The Revival of Goguryeo - Goryeo
Goryeo emerged during the declining period of Silla. Founded in 918 by Wang Geon as the symbolic successor state of Goguryeo, it united the Later Three Kingdoms in 936. Its territory included all but the northernmost part of the Korean peninsula. In the late 10th and early 11th centuries, Goryeo was invaded multiple times by the neighboring Khitan Liao Dynasty, which was threatened by Goryeo's relation with Song China, but Goryeo was victorious. Goryeo then experienced a century and a half-long golden age until 1170 when a military regime took over. Beginning in 1231, the Mongols invaded Goryeo multiple times. After decades of successful resistence, Goryeo became a subordinate but autonomous state of the Yuan Dynasty in 1270. While under the Mongol sphere of influence, Goryeo princes married Mongol princesses, while Mongol princes married Goryeo princesses, created highly interwind Goryeo-Yuan royal families. Goryeo regained its autonomy in the mid-14th century, but ended shortly thereafter in 1392 with the establishment of the Joseon dynasty. In total, the Goryeo dynasty lasted 474 years.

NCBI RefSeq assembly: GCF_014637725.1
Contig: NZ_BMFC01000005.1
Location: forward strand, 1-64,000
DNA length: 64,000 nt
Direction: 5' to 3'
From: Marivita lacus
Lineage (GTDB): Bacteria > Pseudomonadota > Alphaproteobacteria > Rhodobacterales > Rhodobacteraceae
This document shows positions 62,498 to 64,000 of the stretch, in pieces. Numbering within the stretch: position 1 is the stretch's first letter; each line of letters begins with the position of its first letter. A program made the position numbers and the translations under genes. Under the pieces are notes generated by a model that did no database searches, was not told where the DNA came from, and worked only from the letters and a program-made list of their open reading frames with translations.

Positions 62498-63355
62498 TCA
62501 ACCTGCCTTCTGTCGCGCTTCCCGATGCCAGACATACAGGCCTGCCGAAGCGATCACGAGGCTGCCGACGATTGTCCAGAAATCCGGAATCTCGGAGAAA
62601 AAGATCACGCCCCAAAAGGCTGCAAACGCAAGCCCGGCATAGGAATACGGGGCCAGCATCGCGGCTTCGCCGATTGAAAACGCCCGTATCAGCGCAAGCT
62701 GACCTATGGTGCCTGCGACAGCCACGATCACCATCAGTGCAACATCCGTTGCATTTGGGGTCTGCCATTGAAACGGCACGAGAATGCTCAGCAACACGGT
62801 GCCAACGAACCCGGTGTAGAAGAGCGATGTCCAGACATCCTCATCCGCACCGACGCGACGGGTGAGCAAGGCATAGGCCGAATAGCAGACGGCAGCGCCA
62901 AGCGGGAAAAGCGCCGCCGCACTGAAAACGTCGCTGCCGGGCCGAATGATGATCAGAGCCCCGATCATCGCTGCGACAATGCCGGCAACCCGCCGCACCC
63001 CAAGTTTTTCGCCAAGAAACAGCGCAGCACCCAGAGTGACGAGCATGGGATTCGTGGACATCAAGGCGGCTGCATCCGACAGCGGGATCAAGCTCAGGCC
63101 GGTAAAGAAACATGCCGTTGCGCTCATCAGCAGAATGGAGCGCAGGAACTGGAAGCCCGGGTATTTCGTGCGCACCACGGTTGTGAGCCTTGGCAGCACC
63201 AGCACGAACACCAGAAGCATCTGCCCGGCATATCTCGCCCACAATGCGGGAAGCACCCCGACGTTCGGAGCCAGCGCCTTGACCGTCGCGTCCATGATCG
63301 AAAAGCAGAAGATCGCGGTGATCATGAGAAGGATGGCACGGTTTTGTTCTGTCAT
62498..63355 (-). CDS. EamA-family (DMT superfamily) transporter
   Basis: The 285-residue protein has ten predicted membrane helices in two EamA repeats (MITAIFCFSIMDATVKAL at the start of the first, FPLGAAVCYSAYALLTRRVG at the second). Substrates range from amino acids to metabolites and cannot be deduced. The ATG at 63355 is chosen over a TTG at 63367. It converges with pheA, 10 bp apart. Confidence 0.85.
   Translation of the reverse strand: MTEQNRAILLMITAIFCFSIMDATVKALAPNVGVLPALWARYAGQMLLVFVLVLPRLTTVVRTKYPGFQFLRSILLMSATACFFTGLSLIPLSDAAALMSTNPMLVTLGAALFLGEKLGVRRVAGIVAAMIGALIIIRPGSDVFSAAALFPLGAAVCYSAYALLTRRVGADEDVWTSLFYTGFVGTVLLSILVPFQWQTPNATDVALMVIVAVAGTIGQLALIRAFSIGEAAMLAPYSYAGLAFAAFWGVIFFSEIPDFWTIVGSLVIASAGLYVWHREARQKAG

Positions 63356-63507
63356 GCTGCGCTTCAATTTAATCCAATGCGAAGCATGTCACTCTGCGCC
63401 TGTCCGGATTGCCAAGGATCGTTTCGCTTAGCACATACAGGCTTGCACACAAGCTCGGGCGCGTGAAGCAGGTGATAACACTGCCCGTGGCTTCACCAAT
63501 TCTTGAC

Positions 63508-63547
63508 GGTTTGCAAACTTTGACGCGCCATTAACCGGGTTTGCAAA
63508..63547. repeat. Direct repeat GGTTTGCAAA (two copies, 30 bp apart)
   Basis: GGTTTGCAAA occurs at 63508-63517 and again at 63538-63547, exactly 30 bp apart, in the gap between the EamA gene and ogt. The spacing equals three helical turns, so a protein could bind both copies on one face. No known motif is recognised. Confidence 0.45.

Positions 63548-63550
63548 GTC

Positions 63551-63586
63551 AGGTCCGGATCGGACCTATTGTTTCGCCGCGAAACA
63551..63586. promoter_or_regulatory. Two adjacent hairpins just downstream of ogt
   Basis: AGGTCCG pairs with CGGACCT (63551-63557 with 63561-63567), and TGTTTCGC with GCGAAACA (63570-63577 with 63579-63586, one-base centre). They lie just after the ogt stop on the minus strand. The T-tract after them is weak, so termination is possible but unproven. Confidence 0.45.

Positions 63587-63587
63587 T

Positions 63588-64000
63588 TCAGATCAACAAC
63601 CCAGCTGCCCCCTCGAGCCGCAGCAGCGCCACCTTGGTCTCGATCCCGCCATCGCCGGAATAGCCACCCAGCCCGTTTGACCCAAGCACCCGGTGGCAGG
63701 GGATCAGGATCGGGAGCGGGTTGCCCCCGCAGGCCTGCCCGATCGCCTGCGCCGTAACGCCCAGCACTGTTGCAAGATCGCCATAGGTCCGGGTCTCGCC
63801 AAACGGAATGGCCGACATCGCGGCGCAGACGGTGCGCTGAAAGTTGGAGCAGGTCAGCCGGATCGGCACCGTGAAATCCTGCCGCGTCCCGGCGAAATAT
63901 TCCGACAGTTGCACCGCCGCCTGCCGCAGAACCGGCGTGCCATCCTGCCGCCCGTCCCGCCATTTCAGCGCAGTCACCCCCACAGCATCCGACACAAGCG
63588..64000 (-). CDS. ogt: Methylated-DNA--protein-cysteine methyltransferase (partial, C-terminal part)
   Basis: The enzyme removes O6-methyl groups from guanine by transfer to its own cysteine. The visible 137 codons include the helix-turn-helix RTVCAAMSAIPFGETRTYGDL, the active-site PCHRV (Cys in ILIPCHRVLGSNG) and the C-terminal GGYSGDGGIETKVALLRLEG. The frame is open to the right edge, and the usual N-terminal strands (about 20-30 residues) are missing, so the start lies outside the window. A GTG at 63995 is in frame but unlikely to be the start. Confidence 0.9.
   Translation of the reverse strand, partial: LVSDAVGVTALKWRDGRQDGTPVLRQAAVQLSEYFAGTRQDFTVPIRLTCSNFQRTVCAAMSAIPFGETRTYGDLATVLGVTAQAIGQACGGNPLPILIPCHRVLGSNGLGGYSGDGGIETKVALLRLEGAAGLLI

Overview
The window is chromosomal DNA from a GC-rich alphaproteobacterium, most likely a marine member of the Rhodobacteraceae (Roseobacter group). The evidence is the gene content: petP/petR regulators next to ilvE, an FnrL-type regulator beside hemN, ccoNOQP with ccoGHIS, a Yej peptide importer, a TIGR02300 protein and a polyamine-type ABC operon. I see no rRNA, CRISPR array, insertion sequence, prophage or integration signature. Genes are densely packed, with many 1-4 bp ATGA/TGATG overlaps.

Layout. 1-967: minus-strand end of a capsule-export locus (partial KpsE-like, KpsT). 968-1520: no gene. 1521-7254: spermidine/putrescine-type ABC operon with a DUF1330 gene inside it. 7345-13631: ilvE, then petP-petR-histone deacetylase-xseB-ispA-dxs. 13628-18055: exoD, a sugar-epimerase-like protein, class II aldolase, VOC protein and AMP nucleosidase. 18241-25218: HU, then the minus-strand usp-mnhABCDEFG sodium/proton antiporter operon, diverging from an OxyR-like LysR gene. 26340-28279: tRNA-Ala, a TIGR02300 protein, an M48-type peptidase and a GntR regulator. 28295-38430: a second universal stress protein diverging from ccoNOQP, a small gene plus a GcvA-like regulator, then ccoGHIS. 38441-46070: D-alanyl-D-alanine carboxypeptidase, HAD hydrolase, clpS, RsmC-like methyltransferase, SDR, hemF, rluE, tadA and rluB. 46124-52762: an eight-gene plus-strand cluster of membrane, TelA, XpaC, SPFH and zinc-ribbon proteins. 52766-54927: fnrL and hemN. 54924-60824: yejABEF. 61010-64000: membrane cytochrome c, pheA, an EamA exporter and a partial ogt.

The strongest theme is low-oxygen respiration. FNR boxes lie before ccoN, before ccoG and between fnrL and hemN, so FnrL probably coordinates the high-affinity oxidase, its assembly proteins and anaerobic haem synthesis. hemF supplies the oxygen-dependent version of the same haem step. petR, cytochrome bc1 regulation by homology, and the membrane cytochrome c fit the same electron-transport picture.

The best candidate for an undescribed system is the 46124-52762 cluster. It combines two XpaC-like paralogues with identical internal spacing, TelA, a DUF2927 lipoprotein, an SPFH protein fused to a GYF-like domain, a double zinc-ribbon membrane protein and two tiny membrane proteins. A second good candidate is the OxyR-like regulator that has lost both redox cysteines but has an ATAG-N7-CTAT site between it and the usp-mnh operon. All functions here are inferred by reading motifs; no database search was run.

From its foundation, Goryeo adopted many Confucian institutions, such as the civil service examination, while keeping Buddhism as the state religion. During the dynasty's Golden Age, the Tripitaka Koreana, a collection of over 80,000 woodblocks of the Buddhist scriptures, was created. This period also saw the creation of the first movable metal type capable of printing books and the oldest extant movable metal type book, the Anthology of Great Buddhist Priests' Zen Teachings, i.e. Jikji. Goryeo was well known for its celadon, which was exported widely outside the peninsula. Foreign merchants spread word about "Goryeo" to the rest of the world, which is how the West came to call the country "Korea."